By Maria Maggiore and Laure Brillaud
Public access to company ownership registers is disappearing rapidly across Europe after a court decided to let EU nations close their databases amid privacy concerns. Campaigners, meanwhile, fear the controversial ruling marks a return to fiscal secrecy after years spent advocating for greater corporate transparency.
This article was originally published on www.investigate-europe.eu
It only took the Luxembourg authorities a few hours to switch off the beneficial ownership register (BO), after the European Court of Justice declared public access to the database was “invalid” in a ruling described by activists as a “blow” to corporate transparency efforts.
Asked to settle two complaints respectively by Sovim SA and the beneficial owner of a real estate company identified as WM, the 22 November judgment stated public access to registries was “interfering with the fundamental rights to respect for private life and to the protection of personal data” guaranteed in the EU Charter.
The next day, the Netherlands, another European country with generous tax policies towards foreign investments, shut access to its own registers. It was followed by Austria, Belgium and Malta. On 30th of November Germany also announced it did shut down public access to its “Transparenzregister” immediately after the ruling was announced.
It was only in 2018, under an EU anti-money laundering directive, that member states were obliged to start keeping registers on the ultimate ownership of companies. What followed was a patchwork of systems offering varying degrees of transparency – if at all.
The November ruling came as a shock to NGOs fighting for corporate transparency for years, and also to journalists, who use the registers to try to unmask the true owners of otherwise opaque companies.
“There is no reason why a person creating a company should keep it secret,” Maira Martini from Transparency International told IE. “It comes with rights like protection against insolvency and should also come with obligations like transparency. The decision is a blow to beneficial ownership transparency, and it comes when we actually need more information to be available, not less.”
Graham Barrow, a transparency activist and founder of the Dark Money Files podcast, regularly screens the UK public register to identify anomalies or red flags. He rails against the idea that competent authorities alone could carry out such research.
“I think much of the work I, and others, have done using the UK register, which is fully, freely and publicly accessible, shows that, with enough people putting in the effort, the register can be a primary source of potential criminality. By which I mean it can provide the grounds for an investigation rather than just providing supporting evidence for an existing one.”
The ruling could further inspire laggard countries that have no BO register in place yet, namely Italy and Spain, or not fully up and running ones, like Greece and Cyprus.
“The ruling will not affect the establishment of a BO registry in Italy, which remains an obligation under the EU Anti-money laundering regime,” says Professor Michele Riccardi of the Transcrime research centre at the Catholic University in Milan. He says the ruling risks, among other things, limiting the capabilities of local governments to adequately screen the integrity of public procurement, and it could also create a “chaotic secondary market of BO data exchangers, providers and resellers, benefiting only some and not the public good”.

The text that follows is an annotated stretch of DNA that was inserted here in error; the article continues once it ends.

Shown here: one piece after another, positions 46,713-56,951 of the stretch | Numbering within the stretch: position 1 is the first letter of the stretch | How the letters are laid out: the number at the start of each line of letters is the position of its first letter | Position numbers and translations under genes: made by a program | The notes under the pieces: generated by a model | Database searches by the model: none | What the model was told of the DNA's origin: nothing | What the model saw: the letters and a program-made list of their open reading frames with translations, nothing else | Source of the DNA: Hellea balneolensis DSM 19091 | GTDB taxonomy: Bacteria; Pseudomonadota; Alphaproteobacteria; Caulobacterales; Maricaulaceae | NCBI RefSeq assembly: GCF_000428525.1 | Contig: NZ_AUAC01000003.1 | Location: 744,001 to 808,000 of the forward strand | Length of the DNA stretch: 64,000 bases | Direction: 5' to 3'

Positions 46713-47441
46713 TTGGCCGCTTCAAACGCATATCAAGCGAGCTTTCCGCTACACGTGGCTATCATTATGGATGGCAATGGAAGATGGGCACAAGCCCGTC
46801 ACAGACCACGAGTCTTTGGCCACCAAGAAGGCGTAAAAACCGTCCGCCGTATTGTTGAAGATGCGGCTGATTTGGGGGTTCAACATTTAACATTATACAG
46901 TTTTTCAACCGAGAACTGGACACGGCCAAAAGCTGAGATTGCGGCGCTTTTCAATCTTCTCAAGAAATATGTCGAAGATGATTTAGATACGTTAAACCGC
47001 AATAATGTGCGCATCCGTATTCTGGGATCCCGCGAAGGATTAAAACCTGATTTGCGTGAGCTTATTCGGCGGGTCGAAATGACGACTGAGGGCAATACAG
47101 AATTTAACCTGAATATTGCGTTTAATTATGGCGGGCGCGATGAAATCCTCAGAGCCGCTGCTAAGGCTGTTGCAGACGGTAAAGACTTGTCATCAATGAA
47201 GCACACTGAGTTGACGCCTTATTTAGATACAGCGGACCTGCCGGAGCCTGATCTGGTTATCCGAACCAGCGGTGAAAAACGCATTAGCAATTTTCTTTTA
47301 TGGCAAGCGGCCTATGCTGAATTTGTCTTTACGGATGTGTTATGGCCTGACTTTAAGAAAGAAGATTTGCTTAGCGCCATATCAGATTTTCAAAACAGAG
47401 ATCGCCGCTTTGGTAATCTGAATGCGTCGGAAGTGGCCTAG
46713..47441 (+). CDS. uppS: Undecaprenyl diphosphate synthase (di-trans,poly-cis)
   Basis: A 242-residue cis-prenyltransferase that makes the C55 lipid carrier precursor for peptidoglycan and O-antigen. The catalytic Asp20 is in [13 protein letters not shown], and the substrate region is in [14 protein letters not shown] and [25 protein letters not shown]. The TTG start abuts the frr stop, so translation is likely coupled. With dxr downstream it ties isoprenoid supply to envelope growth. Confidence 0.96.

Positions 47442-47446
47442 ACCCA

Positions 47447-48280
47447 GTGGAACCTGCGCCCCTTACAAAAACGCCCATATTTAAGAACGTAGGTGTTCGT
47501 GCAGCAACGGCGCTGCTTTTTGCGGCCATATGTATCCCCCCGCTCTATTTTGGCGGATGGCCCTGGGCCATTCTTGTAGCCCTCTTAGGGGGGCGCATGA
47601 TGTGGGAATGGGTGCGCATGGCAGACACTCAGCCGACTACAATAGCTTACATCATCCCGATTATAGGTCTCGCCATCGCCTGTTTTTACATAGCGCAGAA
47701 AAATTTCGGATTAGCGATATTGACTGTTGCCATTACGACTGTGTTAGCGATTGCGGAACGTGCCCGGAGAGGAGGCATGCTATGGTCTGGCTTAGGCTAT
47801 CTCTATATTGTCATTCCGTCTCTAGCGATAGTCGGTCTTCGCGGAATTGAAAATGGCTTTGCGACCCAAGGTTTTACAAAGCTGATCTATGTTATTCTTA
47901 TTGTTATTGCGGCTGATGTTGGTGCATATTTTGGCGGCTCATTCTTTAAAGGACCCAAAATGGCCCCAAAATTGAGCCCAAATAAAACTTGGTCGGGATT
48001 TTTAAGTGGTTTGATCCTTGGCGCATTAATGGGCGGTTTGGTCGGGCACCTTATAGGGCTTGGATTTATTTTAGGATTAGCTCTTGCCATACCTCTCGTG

The European Court’s decision has revived an old debate on the ‘legitimate interest’ in knowing who the final owner of a property is. Should everyone know who hides behind a company or only people with a legitimate interest like activists and journalists?
“Today’s judgment represents a victory for data protection and the Rule of Law in an extremely politicized context,” said Filippo Noseda, a partner at the London-based law firm Mishcon de Reya who represented WM in the Luxembourg case.
MEP Damien Carême is more moderate in his assessment. “The Court is right to carry out a proportionality test and to ensure that the infringements of these fundamental rights are justified and strictly necessary for the fight against money laundering,” he told IE. “However, the Court is particularly severe in its analysis.”
A patchwork of EU standards
Until 2018, there was no obligation in the EU to declare who was behind a company. It was only following publication of the Panama Papers, a huge leak of confidential information on more than 200,000 offshore companies and their shareholders, that the European Commission moved to introduce greater transparency standards.
“Public access to beneficial ownership information allows greater scrutiny of information by civil society, including by the press or civil society organizations,” the commission said at the time. Today, a veil of caution has descended on the Berlaymont building. “The Commission will thoroughly analyze the implications of the judgment in order to assess what amendments are required to the EU framework,” a spokesperson said.
After lengthy negotiations, the European Council found a qualified majority to make ‘beneficial ownership’ registers mandatory for member states in 2018. The problem is that countries were left free to create their own registers. The result has been a patchwork of unconnected ‘beneficial owners’ registers, which, only in theory, are accessible to the public.